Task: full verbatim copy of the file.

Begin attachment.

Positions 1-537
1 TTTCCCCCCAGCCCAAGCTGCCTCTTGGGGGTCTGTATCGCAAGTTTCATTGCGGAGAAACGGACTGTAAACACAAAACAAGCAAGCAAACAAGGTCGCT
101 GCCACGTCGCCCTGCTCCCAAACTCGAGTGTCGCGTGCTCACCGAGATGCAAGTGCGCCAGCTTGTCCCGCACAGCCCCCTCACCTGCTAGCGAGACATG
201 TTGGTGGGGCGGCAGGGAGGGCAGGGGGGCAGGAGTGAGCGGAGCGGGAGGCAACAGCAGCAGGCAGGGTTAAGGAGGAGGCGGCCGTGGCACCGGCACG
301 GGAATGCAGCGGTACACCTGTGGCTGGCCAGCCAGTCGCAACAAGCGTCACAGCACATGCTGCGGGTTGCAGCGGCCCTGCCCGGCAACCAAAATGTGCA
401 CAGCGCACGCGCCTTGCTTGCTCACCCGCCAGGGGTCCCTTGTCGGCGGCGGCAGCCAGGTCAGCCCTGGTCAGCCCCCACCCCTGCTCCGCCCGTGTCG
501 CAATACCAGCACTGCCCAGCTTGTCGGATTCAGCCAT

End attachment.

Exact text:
Positions 1-537
1 TTTCCCCCCAGCCCAAGCTGCCTCTTGGGGGTCTGTATCGCAAGTTTCATTGCGGAGAAACGGACTGTAAACACAAAACAAGCAAGCAAACAAGGTCGCT
101 GCCACGTCGCCCTGCTCCCAAACTCGAGTGTCGCGTGCTCACCGAGATGCAAGTGCGCCAGCTTGTCCCGCACAGCCCCCTCACCTGCTAGCGAGACATG
201 TTGGTGGGGCGGCAGGGAGGGCAGGGGGGCAGGAGTGAGCGGAGCGGGAGGCAACAGCAGCAGGCAGGGTTAAGGAGGAGGCGGCCGTGGCACCGGCACG
301 GGAATGCAGCGGTACACCTGTGGCTGGCCAGCCAGTCGCAACAAGCGTCACAGCACATGCTGCGGGTTGCAGCGGCCCTGCCCGGCAACCAAAATGTGCA
401 CAGCGCACGCGCCTTGCTTGCTCACCCGCCAGGGGTCCCTTGTCGGCGGCGGCAGCCAGGTCAGCCCTGGTCAGCCCCCACCCCTGCTCCGCCCGTGTCG
501 CAATACCAGCACTGCCCAGCTTGTCGGATTCAGCCAT